Remember a few years back when kale, like cabbage, was one of the least expensive items in the produce department? Well, kale has exploded in popularity and, as they say, when demand goes up, so does the price. I’m not saying it isn’t worth it, but kale is easy to grow and can be grown in several USDA zones. Take zone 8, for instance. What zone 8 kale varieties are there? Read on to learn how to grow kale in zone 8 and other helpful information regarding kale plants for zone 8.
About Zone 8 Kale Plants
Kale has been getting a lot of attention in the last few years due to the high amounts of vitamins and minerals it contains. Packed with vitamin A, K, and C, along with a good percentage of daily recommended minerals, it’s no wonder that kale is categorized as one of the super foods.
The type of kale most commonly found at the grocers is grown for its ability to withstand handling, transport, and display time, not necessarily for its flavor. Kale comes in all different sizes, shapes, colors, and textures, so with a little experimentation, you should be able to find at least one kale suited for zone 8 that will suit your taste buds as well.
Kale is a fast-growing green that thrives in cool temperatures and some varieties even become sweeter with frost. In fact, in some areas of zone 8 (such as the Pacific Northwest), kale will continue to grow from fall through winter and into spring.
How to Grow Kale in Zone 8
Set out kale plants in the spring about three to five weeks before the last frost and/or again six to eight weeks before the first frost in the fall. In USDA zones eight to ten, kale can be continually planted throughout the fall. Fall is the best time to plant kale in regions where winter temperatures don’t dip below the teens, or kale can be grown in a cold frame in northern climates.
Set plants out in full sun to partial shade. The less sun (less than six hours per day), the smaller the leaves and stock. To produce those tender leaves, kale should be planted in fertile soil. If your soil is less than fertile, amend it with nitrogen rich components like blood meal, cottonseed meal, or composted manure.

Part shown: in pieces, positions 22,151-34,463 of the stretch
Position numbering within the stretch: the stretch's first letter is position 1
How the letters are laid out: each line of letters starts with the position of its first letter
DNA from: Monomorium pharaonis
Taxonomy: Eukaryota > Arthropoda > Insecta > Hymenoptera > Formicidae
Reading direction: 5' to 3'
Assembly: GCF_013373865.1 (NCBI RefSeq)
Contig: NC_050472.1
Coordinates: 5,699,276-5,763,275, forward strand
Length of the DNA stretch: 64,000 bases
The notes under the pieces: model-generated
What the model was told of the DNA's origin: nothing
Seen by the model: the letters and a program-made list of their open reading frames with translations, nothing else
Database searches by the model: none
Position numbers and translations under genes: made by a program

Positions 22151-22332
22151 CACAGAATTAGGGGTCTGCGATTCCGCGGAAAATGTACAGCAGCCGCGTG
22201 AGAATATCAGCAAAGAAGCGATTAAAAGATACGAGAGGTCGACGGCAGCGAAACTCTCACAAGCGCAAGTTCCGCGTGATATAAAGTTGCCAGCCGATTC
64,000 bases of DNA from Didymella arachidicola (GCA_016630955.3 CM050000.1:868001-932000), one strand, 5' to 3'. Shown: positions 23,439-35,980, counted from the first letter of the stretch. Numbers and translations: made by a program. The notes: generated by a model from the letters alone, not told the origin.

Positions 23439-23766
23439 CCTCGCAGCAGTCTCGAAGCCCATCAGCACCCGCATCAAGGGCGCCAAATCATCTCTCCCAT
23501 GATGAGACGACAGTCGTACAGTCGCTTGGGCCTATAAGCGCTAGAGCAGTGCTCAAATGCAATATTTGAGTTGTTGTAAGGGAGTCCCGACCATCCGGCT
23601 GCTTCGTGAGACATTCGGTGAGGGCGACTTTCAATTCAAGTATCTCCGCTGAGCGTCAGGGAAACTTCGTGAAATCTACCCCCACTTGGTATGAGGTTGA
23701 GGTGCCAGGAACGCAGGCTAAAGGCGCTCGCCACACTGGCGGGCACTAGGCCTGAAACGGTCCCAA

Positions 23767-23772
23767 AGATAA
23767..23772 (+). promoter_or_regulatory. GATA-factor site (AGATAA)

The ideal soil pH should be between 6.2 and 6.8 or 6.5 and 6.9 if clubroot disease has proven to be an issue in your garden.
Set kale plants 18 to 24 inches (45.5-61 cm.) apart. If you want big leaves, give the plants more space, but if you desire small, tender leaves, plant the kale closer together. Keep the plants irrigated with 1 to 2 inches (2.5-5 cm.) of water per week. To keep roots cool, retain moisture, and retard weeds, mulch around the plants with compost or fine bark, pine needles, straw, or hay.
Zone 8 Kale Varieties
The type of kale found in the supermarket is curly kale, named, of course, for its curled leaves that range from light green to purple. It is a bit on the bitter side, so harvest young leaves if possible. There are several varieties of curly kale, including the extra curly Scottish ‘bor’ series:
Lacinato kale, also known as dinosaur kale, black kale, Tuscan kale, or cavolo nero, has rippled, deep blue/green leaves that are long and spear-like. The flavor of this kale is deeper and earthier than that of curly kale, with a hint of nutty sweetness.
Red Russian kale is a reddish purple color and has a mild, sweet flavor. It is very cold hardy. Red Russian kale leaves are flat, somewhat like the mature leaves of oak or arugula. As the name suggests, it hails from Siberia and was brought to Canada by Russian traders around 1885.
The type of kale you plant in your zone 8 garden really depends on your palate, but any of the above will grow easily and with minimal maintenance. There are also ornamental kale varieties that while edible, tend to be tougher and not as flavorful, but will look lovely in containers or the garden proper.